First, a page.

President Barack Obama takes the podium at the Democratic convention Thursday to accept the party's nomination for a second White House term, his candidacy lifted by the stirring endorsement of Bill Clinton, who warned Americans against returning the reins of government to Republicans who sent the economy crashing into a deep recession.
Arguing on behalf of Obama's efforts to end the disastrous U.S. slide into the worst economic downturn since the Great Depression, Clinton recalled his own presidency — a period of sustained growth — to declare that no president could have repaired in one term all the economic damage inherited from Republicans almost four years ago.
In an election in which the economy is the top issue, Obama received some encouraging news Thursday when the Labor Department reported that the number of people seeking unemployment benefits fell by 12,000 last week, a hopeful signal that the job market may be improving
The symbolism of the popular former president nominating Obama, an unusual turn of events, blunted Republican attempts to use the robust economy of the Clinton years as an argument against Obama. The president has overseen only a modest recovery from the Great Recession, with unemployment still high at 8.3 percent.
Now it remained for Obama, in his acceptance speech that ends the three-day Democratic political festival Thursday night, to seize Clinton's soaring rhetoric to close the sale with undecided voters in one of the closest presidential contests in modern U.S. history. Polls show Obama and Republican challenger Mitt Romney virtually tied two months before the Nov. 6 election.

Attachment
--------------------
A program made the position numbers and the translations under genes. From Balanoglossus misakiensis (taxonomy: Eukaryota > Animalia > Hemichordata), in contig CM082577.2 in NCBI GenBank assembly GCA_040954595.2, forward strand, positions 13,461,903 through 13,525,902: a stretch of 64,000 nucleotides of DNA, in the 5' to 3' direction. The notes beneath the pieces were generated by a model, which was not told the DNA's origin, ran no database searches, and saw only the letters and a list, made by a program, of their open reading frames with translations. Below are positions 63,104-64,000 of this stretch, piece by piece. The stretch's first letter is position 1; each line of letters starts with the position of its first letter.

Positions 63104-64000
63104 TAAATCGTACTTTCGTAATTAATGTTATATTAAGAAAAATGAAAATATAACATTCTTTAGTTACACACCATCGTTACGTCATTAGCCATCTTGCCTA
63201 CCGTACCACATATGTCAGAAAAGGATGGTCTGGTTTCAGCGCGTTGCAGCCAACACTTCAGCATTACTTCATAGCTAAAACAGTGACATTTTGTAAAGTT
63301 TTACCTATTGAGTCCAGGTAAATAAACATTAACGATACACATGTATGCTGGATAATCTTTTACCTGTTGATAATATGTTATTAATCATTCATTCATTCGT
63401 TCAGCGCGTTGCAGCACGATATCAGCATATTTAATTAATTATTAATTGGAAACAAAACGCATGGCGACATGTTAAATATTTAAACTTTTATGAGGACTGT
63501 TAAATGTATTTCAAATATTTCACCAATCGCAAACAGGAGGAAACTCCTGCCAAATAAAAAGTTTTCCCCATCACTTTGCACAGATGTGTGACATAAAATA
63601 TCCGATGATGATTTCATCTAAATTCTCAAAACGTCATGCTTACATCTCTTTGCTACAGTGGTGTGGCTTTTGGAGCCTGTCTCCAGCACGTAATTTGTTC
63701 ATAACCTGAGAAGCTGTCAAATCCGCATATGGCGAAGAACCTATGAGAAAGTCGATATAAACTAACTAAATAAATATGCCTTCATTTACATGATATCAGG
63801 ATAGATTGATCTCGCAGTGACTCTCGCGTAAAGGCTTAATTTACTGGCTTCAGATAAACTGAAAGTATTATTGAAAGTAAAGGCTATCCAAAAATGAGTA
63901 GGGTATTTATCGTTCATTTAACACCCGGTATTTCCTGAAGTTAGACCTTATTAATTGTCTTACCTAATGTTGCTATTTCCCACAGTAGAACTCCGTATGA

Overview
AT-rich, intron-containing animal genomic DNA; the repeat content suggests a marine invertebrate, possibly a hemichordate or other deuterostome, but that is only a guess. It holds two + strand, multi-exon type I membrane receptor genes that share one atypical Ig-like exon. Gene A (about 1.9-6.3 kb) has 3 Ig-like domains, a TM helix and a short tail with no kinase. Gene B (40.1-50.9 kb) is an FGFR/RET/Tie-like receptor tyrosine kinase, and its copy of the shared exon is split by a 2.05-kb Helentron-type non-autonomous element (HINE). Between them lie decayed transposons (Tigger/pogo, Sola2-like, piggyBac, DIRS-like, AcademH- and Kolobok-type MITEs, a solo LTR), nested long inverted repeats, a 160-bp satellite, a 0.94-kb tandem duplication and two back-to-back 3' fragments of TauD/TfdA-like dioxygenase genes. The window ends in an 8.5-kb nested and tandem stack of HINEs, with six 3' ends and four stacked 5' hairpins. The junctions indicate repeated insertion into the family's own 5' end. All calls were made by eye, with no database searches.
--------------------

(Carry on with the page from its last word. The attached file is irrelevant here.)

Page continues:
Making the round of the morning television talk programs, Obama senior adviser David Plouffe promised the president would give voters "a very clear sense of where he thinks the country needs to go economically, the path we need to take." But he also cautioned that no one should expect Obama to leap out of his convention with a big boost in polls that have long signaled a close race.
"We've always believed that there's very little elasticity in the election," said Plouffe. "You're not going to see big bounces in this election. For the next 61 days, it's going to remain tight as a tick."
Clinton, who took office at the end of a recession in the early 1990s, argued passionately on Obama's behalf.
"President Obama started with a much weaker economy than I did," he said. "Listen to me now: No president, not me, not any of my predecessors, no one could have fully repaired all the damage that he found in just four years."
The speech was vintage Clinton. Famously long-winded, he commanded the stage for about 50 minutes while Obama waited backstage. He delivered insults to Republicans with a folksy grin and his familiar southern drawl. He said the Republican campaign argument is "pretty simple: 'We left him a total mess, he hasn't cleaned it up yet, so fire him and put us back in.'" Clinton accused Republicans of proposing "the same old policies that got us into trouble in the first place" and led to a financial meltdown.